I love the 12X zoom on my Kodak, but even with image stabilization it's tough to get clear shots on full zoom, let alone when you get into the digital zoom. Mary (from Mary's View) mentioned holding her breath when she snaps a photo, which has also helped me get crisper images at full zoom.

Thanks for this review, though--my old Kodak is starting to show its age, and I'm completely undecided about what to save for next.

Harold Stiver said...

I think you have a winner in that camera, it seems to have good dynamic range, and color. Even the high sun shots are good.

I'm not sure if your gorgeous flower may be a variety of Wood Lily, I haven't seen any like that in Ontario.

I use a website for Conneticut plants when I am stuck, very informative. You can find it here:

Lana Gramlich said...

I don't know if I can help with your IDs much...have you tried for the dragonfly & for the flower?
I hope you're happy with the new camera. Despite Canon's high ratings through many outlets, the noise really bothers me. I don't know that any digitals can beat film cameras in that respect. At least not yet, anyway.

Hilke Breder said...

Larry, you came up with a series of wonderful pics. I particularly like the photo with the sparrow (can't help you with ID) for the beautiful texture of the tall grass. It took me a while to learn the ins and outs of my Panasonic FZ28. I found it extremely difficult to photograph a bird against a busy background, but my Nikon DSLR doesn't do it that much better. I find noise is usually introduced by a high ISO or by trying to enlarge photo too much. But I think you got a really nice camera. Congrats!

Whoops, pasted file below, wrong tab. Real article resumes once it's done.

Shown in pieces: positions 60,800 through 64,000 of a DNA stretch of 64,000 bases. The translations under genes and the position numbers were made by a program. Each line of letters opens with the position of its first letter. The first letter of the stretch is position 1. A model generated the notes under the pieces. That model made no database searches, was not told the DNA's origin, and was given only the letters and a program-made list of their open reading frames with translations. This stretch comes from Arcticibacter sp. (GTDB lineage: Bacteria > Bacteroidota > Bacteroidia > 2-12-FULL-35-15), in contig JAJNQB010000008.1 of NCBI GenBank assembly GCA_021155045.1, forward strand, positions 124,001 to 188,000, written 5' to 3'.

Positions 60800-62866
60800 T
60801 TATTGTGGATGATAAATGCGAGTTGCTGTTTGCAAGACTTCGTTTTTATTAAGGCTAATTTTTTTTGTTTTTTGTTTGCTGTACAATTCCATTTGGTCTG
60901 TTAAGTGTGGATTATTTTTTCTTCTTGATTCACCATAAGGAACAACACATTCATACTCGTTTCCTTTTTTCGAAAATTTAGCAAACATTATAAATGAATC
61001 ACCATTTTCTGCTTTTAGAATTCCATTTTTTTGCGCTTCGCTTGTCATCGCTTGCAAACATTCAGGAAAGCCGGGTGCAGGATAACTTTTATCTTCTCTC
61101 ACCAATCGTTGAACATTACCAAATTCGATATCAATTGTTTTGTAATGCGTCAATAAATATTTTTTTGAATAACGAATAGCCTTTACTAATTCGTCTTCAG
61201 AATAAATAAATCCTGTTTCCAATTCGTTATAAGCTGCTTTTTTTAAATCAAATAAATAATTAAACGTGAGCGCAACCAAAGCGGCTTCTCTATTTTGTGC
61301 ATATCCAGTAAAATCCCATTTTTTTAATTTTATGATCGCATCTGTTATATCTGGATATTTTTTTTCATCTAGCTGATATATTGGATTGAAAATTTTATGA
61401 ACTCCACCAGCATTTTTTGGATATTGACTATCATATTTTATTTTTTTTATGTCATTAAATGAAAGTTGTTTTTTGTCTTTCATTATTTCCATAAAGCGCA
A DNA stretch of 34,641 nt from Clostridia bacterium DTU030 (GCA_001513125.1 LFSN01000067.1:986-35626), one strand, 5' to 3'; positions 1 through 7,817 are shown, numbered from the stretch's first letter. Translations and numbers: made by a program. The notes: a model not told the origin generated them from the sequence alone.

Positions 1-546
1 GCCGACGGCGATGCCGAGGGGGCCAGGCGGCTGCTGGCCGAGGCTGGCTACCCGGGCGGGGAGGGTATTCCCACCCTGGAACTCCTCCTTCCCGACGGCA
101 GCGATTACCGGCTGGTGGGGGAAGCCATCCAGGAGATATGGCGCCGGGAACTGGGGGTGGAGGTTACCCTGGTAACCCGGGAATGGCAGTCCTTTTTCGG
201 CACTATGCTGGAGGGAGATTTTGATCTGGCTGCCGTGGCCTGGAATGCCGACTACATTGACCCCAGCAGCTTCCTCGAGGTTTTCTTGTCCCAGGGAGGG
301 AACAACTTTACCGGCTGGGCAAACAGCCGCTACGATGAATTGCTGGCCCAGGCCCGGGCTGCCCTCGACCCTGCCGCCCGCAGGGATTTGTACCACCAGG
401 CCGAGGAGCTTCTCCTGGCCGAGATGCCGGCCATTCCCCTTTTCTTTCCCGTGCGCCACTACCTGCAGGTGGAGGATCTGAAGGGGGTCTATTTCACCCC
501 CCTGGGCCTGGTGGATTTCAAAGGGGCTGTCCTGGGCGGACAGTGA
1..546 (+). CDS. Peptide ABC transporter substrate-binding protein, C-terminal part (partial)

Larry said...

dguzman-I usually try to lean against something or set the camera on something.I'll have to try the holding the breath.I just hope I don't pass out while trying to get a picture.

Harold-thanks for the information and I'm pleased to hear that you think I've chosen a good camera. After seeing the photos on your blog,I'd say you must know what you're talking about.

Lana-I never used a film camera before other than a throw away. I know that I could get the id's on the flowers and whatnot but I just put it out there to see if someone else knows.

Hilke Breder-thanks-I always have difficulty getting a bird against a busy background.It is usually gone by the time I think about manually focusing.This camera has been slightly better at focusing on my inteneded target than the canon was but I still face the same focus challenge when it comes to birds in the bush.